Granted, it's listed on their website, but I think that legally they'd have to put a copy of that into every customers hand to make it binding.
    When I had trouble with my receiver, I took it to the only authorized service center in Atlanta and turned it in. Of course, they had to have a copy of the reciept, so I gave them the webstore invoice. They took it and read over it, copied it and took my unit with no questions asked.
    It wound up taking them several months (we can't duplicate the problem!) of trial and error (mostly error) before they finally sent it back to Kenwood's factory to have it checked.
    By this time, I was fairly ticked, since I was told it would be 3 or so weeks max when I dropped it off.
    When they finally told me it was finished, I picked it up and hooked it up (had finished my new HT during the down time) and it was still fouled up.
    I was on the phone with the repair place immediately. They said that there really wasn't anything else they could do but look at it again and give it another shot, so I got phone numbers for Kenwood and called them with the express intent of getting a new unit.
    The deal here is to not talk to the first people you deal with. They don't have the authority to do anything about anything.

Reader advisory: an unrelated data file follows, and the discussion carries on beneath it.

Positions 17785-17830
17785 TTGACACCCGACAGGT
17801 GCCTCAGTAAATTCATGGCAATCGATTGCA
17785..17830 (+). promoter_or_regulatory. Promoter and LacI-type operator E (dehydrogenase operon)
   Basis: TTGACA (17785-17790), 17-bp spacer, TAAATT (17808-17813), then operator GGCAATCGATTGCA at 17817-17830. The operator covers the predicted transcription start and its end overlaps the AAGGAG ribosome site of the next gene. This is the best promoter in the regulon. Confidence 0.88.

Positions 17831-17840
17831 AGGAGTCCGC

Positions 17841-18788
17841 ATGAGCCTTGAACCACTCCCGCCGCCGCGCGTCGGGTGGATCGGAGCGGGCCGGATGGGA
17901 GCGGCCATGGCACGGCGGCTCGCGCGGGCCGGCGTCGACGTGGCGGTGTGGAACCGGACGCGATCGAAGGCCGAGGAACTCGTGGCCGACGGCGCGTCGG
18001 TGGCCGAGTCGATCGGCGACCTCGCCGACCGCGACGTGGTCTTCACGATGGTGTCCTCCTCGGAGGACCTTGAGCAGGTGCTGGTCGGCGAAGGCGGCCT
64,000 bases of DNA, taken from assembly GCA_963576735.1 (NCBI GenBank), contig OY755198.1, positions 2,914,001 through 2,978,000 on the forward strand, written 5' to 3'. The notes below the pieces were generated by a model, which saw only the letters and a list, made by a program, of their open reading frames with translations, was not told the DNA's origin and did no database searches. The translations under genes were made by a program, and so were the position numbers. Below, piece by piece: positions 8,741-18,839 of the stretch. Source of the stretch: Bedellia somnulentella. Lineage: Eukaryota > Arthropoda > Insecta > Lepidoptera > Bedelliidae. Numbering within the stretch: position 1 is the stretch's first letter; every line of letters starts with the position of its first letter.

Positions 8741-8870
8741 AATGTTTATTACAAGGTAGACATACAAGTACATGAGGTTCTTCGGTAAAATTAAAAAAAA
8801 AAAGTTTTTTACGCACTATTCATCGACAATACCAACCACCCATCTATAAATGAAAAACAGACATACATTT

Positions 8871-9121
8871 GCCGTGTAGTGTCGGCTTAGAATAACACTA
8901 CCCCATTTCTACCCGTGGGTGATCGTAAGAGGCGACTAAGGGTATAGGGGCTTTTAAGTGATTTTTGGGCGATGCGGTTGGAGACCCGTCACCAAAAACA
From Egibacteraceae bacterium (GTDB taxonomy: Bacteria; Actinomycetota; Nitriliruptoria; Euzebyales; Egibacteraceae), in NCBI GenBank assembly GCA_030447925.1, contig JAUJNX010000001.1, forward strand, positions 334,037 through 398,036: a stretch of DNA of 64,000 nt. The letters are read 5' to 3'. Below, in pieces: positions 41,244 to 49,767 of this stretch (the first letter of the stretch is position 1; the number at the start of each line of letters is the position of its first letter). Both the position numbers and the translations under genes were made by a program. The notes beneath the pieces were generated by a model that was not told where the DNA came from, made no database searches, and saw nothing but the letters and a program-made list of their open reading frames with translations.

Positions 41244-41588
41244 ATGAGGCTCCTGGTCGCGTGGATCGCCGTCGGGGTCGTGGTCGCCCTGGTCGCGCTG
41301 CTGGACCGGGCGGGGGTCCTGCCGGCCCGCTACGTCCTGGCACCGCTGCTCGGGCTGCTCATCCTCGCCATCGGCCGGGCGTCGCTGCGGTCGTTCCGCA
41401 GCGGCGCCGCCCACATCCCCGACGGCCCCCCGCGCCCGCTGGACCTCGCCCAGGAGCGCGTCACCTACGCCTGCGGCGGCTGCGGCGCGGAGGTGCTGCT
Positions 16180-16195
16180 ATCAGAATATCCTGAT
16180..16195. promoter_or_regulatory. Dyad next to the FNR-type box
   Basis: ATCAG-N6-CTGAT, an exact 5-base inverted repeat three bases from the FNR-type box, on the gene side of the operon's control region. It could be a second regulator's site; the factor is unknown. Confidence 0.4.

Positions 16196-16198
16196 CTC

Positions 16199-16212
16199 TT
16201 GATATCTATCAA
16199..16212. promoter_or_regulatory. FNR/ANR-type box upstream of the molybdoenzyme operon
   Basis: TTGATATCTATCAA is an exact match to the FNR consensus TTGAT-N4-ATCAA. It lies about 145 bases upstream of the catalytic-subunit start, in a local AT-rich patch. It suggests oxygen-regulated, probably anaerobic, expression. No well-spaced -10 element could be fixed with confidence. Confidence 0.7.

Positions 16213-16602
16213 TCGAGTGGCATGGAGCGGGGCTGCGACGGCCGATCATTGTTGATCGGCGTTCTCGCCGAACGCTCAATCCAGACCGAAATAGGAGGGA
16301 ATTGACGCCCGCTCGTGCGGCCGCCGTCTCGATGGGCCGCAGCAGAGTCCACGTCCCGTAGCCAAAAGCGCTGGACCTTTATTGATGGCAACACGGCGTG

I immediately asked for a customer service manage and finally got through to somebody who it seemed could handle the problem.
    In the course of my conversation with this person, the question was asked "Where was the receiver purchased from?". I told her and she put me on hold. When she came back she started into the "unauthorized dealer" nonsense with me.
    I cut her off and explained that I had been without my reciever for 5 months. In that time, Kenwood themselves had authorized repairs on the unit, then when the service center couldn't fix it, Kenwood authorized it to be sent to them to be worked on. So she could stow the authorized dealer talk.
    Granted, the circumstances were a little different in my case than most who have this type of problem. Kenwood seems to have made a mistake in even working on my unit in the first place, but their mistake was my gain.
    I think the final word in this came when I sent them about a 15 page fax showing all my reciepts, the printout the repair place gave me of everything they tried to do to fix it, including sending it to Kenwood. I also sent a very sternly worded letter stating in no uncertain terms that anything less than a new model year receiver of equal or greater price would be unacceptable.
    I recieved a phone call the next day giving me instruction on where to send the broken unit back to. I wound up with a new, upgraded year unit for just the price of shipping the old one back.
    So I'd say even in other circumstances that if you push them hard enough and talk to the right people and let it be known that you won't take any crap off of them, they'll give you just about anything you ask for.
    [Edited last by Mike LS on October 03, 2001 at 09:09 AM]